Here is the same page with most of the resources removed. A LoadRunner script with the "non-critical resource errors as warnings" runtime setting enabled does not detect this problem, and gives the transaction a status of "pass". If real users were seeing a website that looked like this when the system was under load, it would be a very high-severity defect, not something that should be ignored.
I can imagine that the Business owners of the new IT system would be very unhappy if their users were seeing a "broken" web page like this when their system was under load, and their performance tester hadn't told them about it.
How resource errors can occur under load
The main reason for load testing is that an application can behave very differently under load to how it behaves when there is only a small number of users. It might run slowly, or requests that normally work fine might suddenly start returning errors. Here is a great example from an ASP.NET forum:
I have an ASP.NET application that uses both an HTTPModule and several HTTPHandlers. Under somewhat heavy load (~25 req/sec) the application begins to return HTTP 404 errors for requests of a specific handler.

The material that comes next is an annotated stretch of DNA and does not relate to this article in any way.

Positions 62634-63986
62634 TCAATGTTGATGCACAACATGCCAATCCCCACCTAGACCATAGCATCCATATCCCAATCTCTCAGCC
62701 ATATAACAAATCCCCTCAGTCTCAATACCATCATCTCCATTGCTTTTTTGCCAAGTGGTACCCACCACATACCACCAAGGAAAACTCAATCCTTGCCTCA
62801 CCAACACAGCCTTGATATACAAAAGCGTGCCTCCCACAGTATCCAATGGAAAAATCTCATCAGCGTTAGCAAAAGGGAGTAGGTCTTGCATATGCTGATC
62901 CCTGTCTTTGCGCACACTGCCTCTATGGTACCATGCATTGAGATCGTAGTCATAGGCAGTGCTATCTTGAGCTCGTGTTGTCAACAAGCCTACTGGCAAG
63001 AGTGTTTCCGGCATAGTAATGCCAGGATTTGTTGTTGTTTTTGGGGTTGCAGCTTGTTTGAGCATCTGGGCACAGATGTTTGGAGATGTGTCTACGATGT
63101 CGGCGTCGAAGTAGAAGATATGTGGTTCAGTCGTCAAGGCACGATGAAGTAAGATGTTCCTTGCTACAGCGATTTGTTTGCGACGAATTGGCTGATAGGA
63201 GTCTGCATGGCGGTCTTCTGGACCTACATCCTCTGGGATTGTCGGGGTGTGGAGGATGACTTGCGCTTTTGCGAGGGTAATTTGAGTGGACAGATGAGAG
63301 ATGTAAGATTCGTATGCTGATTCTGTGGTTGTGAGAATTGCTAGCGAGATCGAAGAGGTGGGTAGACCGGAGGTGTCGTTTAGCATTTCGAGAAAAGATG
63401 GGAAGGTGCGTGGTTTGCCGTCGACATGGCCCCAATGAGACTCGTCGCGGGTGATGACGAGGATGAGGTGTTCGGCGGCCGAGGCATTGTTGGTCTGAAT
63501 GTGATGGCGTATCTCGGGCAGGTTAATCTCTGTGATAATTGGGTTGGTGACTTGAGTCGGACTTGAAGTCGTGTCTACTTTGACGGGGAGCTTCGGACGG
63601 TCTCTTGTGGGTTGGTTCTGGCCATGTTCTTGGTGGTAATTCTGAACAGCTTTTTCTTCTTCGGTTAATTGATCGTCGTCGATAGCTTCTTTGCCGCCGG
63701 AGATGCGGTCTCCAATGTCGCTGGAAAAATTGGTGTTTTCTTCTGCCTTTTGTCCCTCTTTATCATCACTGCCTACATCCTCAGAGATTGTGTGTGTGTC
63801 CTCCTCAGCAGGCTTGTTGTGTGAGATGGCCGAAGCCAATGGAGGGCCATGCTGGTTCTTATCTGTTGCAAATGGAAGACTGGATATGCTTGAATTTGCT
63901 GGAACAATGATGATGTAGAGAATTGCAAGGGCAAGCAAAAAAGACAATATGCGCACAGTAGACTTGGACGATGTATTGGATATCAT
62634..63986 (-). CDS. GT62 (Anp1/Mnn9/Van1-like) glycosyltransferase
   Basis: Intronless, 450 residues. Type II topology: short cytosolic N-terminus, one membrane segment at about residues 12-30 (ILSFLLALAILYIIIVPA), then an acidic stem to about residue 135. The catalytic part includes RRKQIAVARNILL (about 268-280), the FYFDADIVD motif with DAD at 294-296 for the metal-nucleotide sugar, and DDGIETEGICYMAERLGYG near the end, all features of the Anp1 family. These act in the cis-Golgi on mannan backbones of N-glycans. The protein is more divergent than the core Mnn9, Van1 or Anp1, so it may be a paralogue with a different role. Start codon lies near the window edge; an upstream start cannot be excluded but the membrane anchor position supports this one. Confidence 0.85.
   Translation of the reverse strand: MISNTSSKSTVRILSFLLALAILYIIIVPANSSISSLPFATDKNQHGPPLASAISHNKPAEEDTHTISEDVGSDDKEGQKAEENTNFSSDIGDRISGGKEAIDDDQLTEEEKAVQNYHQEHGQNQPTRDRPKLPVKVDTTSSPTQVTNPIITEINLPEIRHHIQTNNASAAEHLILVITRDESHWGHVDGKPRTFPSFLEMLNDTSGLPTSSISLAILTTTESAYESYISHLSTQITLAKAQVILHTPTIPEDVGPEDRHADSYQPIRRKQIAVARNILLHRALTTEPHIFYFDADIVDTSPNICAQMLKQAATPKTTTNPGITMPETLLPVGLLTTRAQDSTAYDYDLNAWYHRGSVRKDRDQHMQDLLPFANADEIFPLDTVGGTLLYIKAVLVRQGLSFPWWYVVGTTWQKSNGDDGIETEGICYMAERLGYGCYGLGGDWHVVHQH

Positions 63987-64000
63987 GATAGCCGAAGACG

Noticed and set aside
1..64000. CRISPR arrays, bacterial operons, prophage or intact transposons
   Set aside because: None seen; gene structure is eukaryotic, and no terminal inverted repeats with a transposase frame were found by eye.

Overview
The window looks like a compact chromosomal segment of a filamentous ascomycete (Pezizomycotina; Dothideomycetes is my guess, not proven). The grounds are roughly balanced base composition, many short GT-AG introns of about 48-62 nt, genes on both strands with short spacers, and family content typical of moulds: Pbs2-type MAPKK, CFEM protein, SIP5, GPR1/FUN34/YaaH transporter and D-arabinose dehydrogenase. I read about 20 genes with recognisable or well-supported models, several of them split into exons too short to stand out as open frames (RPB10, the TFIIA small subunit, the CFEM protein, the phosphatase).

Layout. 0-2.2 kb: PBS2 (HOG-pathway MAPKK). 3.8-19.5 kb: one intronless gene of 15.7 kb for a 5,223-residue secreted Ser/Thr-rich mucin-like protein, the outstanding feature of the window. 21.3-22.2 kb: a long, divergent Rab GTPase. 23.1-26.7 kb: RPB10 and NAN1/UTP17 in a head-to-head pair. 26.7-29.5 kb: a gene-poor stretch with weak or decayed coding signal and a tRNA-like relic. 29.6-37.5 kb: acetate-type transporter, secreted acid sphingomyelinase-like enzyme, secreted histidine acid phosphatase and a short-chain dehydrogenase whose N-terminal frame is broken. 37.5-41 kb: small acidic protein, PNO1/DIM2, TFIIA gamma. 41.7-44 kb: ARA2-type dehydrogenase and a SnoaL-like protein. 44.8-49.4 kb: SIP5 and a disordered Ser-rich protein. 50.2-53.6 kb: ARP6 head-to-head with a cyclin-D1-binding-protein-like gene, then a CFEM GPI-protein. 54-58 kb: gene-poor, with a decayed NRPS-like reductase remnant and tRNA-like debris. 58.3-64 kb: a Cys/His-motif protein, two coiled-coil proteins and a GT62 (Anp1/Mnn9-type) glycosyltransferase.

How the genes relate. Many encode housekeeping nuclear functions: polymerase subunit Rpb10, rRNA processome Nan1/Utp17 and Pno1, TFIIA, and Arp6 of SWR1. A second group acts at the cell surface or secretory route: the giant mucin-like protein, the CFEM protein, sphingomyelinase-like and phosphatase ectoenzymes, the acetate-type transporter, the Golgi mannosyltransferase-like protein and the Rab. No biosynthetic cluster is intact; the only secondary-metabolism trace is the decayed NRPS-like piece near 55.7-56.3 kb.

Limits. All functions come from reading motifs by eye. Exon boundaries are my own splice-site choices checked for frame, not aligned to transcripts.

Even purely static content can behave differently when the system is under load. The sequence diagram below shows a product page being loaded successfully from www.example.com, but the product images are not loaded successfully, as they are hosted on another server which is overloaded. Perhaps LoadRunner gets a TCP-related error due to a connection limit ("failed to connect to server" or "server has shut down the connection prematurely") or an HTTP error code is returned.
Recommended Runtime Settings
Web-based scripts should always disable (un-tick) the "Non-critical resource errors as warnings" checkbox in the script's runtime settings. This is the only way to be sure that this setting is not hiding errors during your test.
If your application seems to work fine manually, but your script fails during replay due to an HTTP 404 error for a resource, the correct work-around is to temporarily add a download filter for the URL that is failing, rather than hiding all errors of this type.
// Requests for this resource are consistently receiving an HTTP 404 response. This // has been raised as defect #2096. When the defect is ready for re-testing, this // filter can be removed. web_add_auto_filter("Action=Exclude", "URL=https://www.example.com/resources/form-validation.js", LAST);
A bad default setting
If you read this far, I am sure that you are wondering why HP leaves the "non-critical errors as warnings" setting enabled by default. We all know that errors are bad, and that the aim of testing under load is to discover errors, right?